To the editor:
Essential thrombocythemia (ET) is frequently characterized by clonal hematopoiesis and an acquired JAK2-V617F mutation. Mutations in the thrombopoietin gene (THPO) and in the thrombopoietin receptor gene (MPL) can cause hereditary thrombocytosis (HT).1 HT, like ET, can present with complications such as thrombosis or bleeding, but progression to malignant disease has not been described for HT.
Here we report acute myeloid leukemia (AML) in one family member and myelofibrosis in another affected member of the same family previously described as having HT caused by a G>C transversion in the splice donor of intron 3 of the THPO gene.2,3 After the initial diagnosis of HT in 1991, the propositus (patient II/8 in Figure 1) was treated with acetyl salicylic acid 100 mg/d, but he never received cytoreductive treatment. The patient was referred in 2008 because of fever, fatigue, and anemia. His medical history consisted of diabetes, hypertension, and a transient ischemic attack in 1989. Physical examination revealed splenomegaly. Laboratory results were as follows: hemoglobin 6.1 mmol/L (8.8-10.9 mmol/L), leukocytes 4.8 × 109/L (3.5-11.0 × 109/L) with 4% blasts and dysplastic signs) and thrombocytopenia 91 × 109/L (150-400 × 109/L). Lactate dehydrogenase was 1509 U/L (0-200 U/L). Bone marrow cytology showed 40% myeloid blasts (CD34+/CD117+/MPO+/CD13+/CD33+/HLA DR+) and allowed the diagnosis of AML with maturation not otherwise classified (according to the WHO classification). Cytogenetic analysis showed a complex pattern: 47, XY, add(2)(p2?3), del(5)(q1?3q3?5), i(8)(q10), + i(8)(q10), −18, −20, i(21)(q10), +2-5mar (cp5). By fluorescence in situ hybridization (FISH) no MLL abnormalities were detected. No JAK2V617F, NPM1-, or CEBPA mutation, AML1-ETO or CBFB-MYH11 fusion gene, or FLT3 internal tandem duplication (ITD) were present. The AML did not show high levels of EVI mRNA expression. The leukemia of our patient was refractory to standard remission induction with cytarabine, mitoxantrone, and etoposide. Four months after the AML diagnosis, the patient died as a result of progressive disease.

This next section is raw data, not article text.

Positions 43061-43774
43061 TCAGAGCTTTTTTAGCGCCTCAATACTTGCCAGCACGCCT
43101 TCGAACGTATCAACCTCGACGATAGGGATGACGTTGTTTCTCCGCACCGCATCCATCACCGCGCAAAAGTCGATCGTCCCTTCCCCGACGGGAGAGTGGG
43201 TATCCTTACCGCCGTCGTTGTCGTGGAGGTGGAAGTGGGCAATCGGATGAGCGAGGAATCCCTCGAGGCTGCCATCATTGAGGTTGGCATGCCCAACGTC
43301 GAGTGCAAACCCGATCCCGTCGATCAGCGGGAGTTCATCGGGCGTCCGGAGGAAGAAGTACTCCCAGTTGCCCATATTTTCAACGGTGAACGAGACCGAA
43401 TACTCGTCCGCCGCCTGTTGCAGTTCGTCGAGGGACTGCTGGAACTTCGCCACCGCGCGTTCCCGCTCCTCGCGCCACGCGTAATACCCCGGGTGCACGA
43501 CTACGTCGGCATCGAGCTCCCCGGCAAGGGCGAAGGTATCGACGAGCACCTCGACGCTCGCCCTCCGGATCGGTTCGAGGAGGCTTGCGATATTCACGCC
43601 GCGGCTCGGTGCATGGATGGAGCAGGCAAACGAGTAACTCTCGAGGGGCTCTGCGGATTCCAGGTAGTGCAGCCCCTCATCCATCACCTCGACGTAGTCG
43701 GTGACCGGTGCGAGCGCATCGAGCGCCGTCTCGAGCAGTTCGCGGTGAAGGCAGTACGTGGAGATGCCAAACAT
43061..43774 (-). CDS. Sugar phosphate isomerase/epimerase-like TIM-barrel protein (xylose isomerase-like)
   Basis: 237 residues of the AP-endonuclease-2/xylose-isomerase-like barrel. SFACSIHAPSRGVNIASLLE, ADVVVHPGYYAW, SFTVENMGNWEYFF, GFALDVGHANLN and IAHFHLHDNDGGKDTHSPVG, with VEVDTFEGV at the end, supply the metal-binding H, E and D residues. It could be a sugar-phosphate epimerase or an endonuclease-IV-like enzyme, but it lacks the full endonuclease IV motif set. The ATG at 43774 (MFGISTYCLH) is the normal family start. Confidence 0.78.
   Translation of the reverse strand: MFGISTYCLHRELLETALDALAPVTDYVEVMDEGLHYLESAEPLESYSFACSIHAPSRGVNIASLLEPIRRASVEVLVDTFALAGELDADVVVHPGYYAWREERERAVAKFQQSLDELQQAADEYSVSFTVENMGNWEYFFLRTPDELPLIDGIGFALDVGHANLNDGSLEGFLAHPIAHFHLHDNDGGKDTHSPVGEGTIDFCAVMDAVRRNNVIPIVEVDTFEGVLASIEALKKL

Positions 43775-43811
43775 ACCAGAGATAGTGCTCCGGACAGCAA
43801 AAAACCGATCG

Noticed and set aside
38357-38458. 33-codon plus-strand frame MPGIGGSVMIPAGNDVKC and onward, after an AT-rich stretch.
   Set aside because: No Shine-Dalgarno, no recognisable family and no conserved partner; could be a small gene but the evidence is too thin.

An update of the family history revealed that the patient's sister, also affected by HT (patient II/2, Figure 1), had died 4 years earlier due to myelofibrosis with severe pancytopenia. Her bone marrow showed myelofibrosis with dysplastic megakaryopoiesis, granulopoiesis and erythropoiesis, and 10% blasts; the peripheral blood showed leukoerythroblastosis, macrothrombocytes, and teardrop cells (not shown). She died 3 months after the diagnosis of myelofibrosis with severe pancytopenia and highly elevated LDH. A second bone marrow examination in this terminal phase was not performed. Patient II/2 was also treated with low-dose aspirin, but did not receive cytoreductive treatment. Two other affected members of the same family should be mentioned: one, patient IV/3 displayed a leukemoid reaction at birth (leukocytes 60 × 109/L) that persisted for 1 year, but normal at follow-up.4 The other, patient II/3, had dry tap during follow-up; however, re-examination of the bone marrow showed only a mild increase in reticulin fibers.5
Malignant progression of HT due to overproduction of Tpo has not been reported previously. Our results suggest that the THPO mutation, which results in elevated Tpo serum levels, may increase the risk of progression to myelofibrosis and leukemia. To clarify this potential association, a careful follow-up of patients with HT is warranted.
Conflict-of-interest disclosure: The authors declare no competing financial interests.
Correspondence: Dr Eduardus F. M. Posthuma, Reiner de graaf Hospital, Reinierdegraafweg 3-11, Delft 2625 AD, The Netherlands; e-mail: firstname.lastname@example.org.